It has become routine for Donald Trump to give his thoughts on social media, especially as he continues his war with the news media. As he has in the past, Trump is back on Twitter and there's a few topics he's not happy about.

Trump on Twitter

In recent days, there have been two issues that have dominated the news cycle in regards to Donald Trump. One has been his obsession with the conspiracy theory that as many as five million illegal immigrants voted against him on Election Day, which he believes cost him the popular vote to Hillary Clinton. In addition, after the new president signed an executive order calling for the construction of a border wall, Mexico announced that they would not be held financially responsible, which led to the planned meeting between both sides to be canceled.

As seen on his offical Twitter feed on January 27, Trump is lashing out.

"Look forward to seeing final results of VoteStand. Gregg Phillips and crew say at least 3,000,000 votes were illegal," Donald Trump wrote on Twitter Friday morning, before adding, "We must do better!" Phillips is the head of a right-wing organization that claims to be a voter fraud report group. Just a week after the election, Phillips reported that at least three million votes were cast illegally, but has never provided evidence to back up his allegations.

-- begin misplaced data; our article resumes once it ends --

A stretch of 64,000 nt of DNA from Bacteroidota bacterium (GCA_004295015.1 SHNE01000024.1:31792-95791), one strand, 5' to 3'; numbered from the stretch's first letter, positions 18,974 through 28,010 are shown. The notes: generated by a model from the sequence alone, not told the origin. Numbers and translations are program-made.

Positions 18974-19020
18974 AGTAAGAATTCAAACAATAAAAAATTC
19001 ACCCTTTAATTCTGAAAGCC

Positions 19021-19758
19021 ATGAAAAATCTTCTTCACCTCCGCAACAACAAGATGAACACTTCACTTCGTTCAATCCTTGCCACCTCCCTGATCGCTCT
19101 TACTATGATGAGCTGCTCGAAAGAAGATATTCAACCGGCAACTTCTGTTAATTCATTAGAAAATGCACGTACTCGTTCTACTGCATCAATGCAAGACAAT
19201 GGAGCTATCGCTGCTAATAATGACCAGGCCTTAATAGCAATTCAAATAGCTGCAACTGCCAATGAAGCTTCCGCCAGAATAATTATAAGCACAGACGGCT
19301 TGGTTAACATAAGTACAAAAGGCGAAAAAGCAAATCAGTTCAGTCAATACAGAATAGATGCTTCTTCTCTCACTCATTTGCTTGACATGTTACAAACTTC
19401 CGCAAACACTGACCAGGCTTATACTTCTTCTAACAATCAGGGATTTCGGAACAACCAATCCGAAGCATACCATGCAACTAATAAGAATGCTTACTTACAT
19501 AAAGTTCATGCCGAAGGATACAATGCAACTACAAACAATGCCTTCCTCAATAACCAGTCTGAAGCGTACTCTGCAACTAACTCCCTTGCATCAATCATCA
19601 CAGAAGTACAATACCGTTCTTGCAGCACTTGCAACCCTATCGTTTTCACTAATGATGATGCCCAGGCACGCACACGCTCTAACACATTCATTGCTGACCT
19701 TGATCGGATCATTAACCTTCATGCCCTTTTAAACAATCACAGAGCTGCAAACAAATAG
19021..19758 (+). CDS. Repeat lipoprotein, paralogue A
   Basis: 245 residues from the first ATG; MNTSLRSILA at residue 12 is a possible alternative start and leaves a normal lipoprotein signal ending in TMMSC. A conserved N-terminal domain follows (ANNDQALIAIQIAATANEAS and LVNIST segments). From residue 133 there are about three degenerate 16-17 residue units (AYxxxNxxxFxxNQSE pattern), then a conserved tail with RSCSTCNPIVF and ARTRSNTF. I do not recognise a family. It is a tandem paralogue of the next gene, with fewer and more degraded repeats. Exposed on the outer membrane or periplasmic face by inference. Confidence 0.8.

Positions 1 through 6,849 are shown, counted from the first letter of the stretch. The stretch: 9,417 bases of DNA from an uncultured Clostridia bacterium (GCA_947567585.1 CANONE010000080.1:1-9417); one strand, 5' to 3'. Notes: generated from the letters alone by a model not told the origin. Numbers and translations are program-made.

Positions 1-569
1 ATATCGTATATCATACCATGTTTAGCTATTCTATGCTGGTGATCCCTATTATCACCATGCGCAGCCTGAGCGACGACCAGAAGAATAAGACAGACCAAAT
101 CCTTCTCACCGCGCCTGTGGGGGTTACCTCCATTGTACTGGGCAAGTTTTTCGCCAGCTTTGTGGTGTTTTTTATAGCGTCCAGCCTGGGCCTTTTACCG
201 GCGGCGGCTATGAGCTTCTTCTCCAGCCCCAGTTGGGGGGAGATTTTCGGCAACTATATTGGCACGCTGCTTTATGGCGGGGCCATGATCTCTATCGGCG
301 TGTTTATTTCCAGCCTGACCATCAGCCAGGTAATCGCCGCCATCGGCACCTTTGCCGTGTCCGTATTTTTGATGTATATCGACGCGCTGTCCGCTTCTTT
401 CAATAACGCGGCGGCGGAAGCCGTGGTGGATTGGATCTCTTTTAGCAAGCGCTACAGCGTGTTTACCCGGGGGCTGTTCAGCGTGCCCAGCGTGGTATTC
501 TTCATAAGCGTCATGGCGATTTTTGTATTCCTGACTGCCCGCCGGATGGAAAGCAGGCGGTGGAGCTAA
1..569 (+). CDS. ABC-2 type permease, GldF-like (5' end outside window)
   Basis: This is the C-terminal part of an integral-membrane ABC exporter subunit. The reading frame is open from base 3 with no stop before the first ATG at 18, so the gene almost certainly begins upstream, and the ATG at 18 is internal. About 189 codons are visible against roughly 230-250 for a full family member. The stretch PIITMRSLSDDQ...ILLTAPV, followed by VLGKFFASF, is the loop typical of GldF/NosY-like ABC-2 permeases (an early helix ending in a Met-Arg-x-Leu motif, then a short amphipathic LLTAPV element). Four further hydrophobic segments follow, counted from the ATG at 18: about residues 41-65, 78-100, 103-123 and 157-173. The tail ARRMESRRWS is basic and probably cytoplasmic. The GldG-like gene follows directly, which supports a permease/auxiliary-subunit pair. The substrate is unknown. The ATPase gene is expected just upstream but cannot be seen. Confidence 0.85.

Trump on Mexico

"Mexico has taken advantage of the U.S. for long enough," Donald Trump sent out in a follow-up post on Twitter, while also noting, "Massive trade deficits & little help on the very weak border must change, NOW!" Trump has long talked tough when it comes to Mexico, referring to illegal immigrants from the country as "rapists" and "murderers" during his campaign announcement in June 2015.

While the aforementioned planned meeting between Donald Trump and Mexican President Enrique Pena Nieto has been put on hold, it's unknown if the two sides will be able to reach common ground anytime soon.

Despite the friction, the former host of "The Apprentice" has vowed that Mexico will repay the United States for the border wall, possibly through an import tax, but will ask the American taxpayer to front the money.